What do more than 600 million Facebook users, 145 million Twitter users, and 488 million YouTube users mean for the incident command system? Plenty. An August 2009 survey of 1,058 adults, commissioned by the Red Cross, suggested that more people turn to social media even before 911. Asked what they'd do if they knew of someone else who needed help:
- 44 percent would ask other people in their online social network to contact authorities.
- 35 percent would post a direct request for help on a response agency’s Facebook page.
- 28 percent would send a direct Twitter message to responders.
- 69 percent said that emergency responders should monitor social media sites in order to send help quickly.
- 50 percent believe agencies are already responding to social calls for assistance.
- 74 percent expected help to come less than an hour after their tweet or Facebook post.
Whether the incident command system (ICS) is implemented during a natural or man-made disaster, the question for commanders (ICs) is not whether they need to integrate social media. The question is how to do it in a way that both collects and disseminates information, verifies facts and corrects misinformation, balances public safety with the public's right to know, and sets up future online public communication efforts.
Monitoring social media
Before messaging must come social intelligence, a way to understand the situation through the eyes of those experiencing it. Victims, witnesses, volunteer responders, reporters, and others describe large-scale emergencies via short or long form written narrative, images and video uploaded to a wide variety of social networks, including but not limited to Twitter, Facebook, YouTube, local and regional blogs, and even the comments section of online news articles.
During the Group of 8/Group of 20 (G8/G20) summits in Toronto, Ontario, Canada in June 2010, Toronto Police Services (TPS) used social media extensively to track protestor movements, receive tips from the public, and monitor what traditional media were reporting. Some of the information was used for investigations as well as intelligence and public communication. Two officers rotated 12-hour shifts so that TPS could monitor Twitter, YouTube and other social sites on a 24-hour basis.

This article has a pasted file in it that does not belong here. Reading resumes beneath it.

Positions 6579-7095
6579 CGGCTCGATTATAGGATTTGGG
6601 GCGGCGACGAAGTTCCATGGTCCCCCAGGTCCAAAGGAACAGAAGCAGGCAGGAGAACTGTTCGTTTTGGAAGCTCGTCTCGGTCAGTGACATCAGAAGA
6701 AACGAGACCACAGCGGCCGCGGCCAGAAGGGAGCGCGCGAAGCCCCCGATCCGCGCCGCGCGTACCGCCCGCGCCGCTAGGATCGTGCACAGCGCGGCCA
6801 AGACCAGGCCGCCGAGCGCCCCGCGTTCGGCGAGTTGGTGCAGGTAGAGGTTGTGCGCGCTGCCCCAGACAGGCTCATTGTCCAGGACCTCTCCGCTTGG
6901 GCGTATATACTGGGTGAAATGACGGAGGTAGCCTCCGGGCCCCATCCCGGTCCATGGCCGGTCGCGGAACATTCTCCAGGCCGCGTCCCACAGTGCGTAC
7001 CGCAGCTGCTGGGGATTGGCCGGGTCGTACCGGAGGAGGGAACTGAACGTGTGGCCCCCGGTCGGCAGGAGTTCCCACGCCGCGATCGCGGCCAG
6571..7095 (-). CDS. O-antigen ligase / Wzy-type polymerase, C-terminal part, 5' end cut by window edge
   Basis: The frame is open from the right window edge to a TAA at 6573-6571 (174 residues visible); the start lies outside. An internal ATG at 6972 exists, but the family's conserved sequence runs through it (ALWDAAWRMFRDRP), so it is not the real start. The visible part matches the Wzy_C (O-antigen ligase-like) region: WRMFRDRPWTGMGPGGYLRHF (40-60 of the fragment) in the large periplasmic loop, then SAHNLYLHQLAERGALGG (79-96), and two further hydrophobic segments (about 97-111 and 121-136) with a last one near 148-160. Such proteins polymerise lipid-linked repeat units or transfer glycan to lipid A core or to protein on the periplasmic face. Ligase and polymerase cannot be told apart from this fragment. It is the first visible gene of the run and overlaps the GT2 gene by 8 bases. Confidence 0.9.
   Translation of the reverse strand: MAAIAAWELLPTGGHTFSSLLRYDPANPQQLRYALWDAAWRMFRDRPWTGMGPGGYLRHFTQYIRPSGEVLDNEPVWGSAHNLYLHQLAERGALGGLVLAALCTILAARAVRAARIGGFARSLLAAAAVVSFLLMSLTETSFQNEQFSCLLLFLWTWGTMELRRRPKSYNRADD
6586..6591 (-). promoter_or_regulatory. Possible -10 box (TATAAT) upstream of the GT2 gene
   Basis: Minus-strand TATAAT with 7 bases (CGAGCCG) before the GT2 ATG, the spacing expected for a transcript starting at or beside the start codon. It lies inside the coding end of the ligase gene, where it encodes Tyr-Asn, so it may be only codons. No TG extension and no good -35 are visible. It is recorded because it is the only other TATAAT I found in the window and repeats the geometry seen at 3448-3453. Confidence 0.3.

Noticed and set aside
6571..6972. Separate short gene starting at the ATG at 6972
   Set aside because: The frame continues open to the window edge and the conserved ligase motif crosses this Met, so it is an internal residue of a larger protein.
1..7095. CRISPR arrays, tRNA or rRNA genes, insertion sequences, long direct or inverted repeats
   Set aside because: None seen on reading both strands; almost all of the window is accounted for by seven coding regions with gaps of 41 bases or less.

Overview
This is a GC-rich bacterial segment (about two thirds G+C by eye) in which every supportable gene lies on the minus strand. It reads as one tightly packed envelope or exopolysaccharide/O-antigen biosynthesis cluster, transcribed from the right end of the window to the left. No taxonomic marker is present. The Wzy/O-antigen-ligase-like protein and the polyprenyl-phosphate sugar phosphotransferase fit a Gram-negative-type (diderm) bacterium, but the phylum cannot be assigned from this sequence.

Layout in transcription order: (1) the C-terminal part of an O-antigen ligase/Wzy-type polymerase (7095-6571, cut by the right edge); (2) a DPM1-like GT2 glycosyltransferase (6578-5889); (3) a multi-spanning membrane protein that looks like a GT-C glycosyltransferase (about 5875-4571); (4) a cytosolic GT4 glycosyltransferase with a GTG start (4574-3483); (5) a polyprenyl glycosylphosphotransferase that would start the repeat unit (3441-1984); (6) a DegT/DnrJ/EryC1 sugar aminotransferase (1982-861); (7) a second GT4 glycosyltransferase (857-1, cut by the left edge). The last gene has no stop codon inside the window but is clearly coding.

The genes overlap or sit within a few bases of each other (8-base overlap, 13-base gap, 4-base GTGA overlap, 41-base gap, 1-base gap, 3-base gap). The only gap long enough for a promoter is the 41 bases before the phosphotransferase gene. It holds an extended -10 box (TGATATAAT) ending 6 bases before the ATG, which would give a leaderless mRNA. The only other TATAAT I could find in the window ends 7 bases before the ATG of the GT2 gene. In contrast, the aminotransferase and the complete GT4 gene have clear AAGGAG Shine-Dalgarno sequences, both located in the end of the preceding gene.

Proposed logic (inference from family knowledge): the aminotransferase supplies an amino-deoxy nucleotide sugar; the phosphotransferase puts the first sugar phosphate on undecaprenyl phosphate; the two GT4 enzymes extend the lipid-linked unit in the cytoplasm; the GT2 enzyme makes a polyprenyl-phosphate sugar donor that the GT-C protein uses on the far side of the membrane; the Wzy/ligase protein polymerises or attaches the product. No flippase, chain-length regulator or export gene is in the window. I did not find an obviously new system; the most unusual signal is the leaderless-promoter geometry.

Monitoring does more than provide situational awareness. It also enables the IC to learn about and respond much more quickly to questions, rumors, fears, and other foibles of human communication. It is the foundation of any public information effort—before, during and after the incident.
Misinformation: misunderstandings and maliciousness
Misinformation has long been a problem for ICs, to the extent that exercises have incorporated it into traditional media interactions. However, social media remove the filters between journalists and the public, effectively enabling “citizen journalists” to record and upload their own observations in real time. This means that anticipating social communication during exercises is difficult, and during the real thing, misinformation can become exponential.
During the terrorist attacks on Mumbai, India in November 2008, misinformation about terrorist movements, government statements, and other events spread rapidly. Without press conferences or other official messaging, news media turned to unofficial “citizen journalism” for information.
Police face a dual challenge with misinformation: verifying all the reports coming in across multiple channels, and disseminating the correct information to the relevant groups—their own teams on the ground, traditional media, the public as a whole.
Fortunately, tools have begun to be developed to help manage the flow of information. The open source Swift River, for instance, “enables the filtering and verification of real-time data from channels such as Twitter, SMS, Email and RSS feeds. This free tool is especially useful for organizations who need to sort their data by authority and accuracy, as opposed to popularity” according to its website swiftly.org.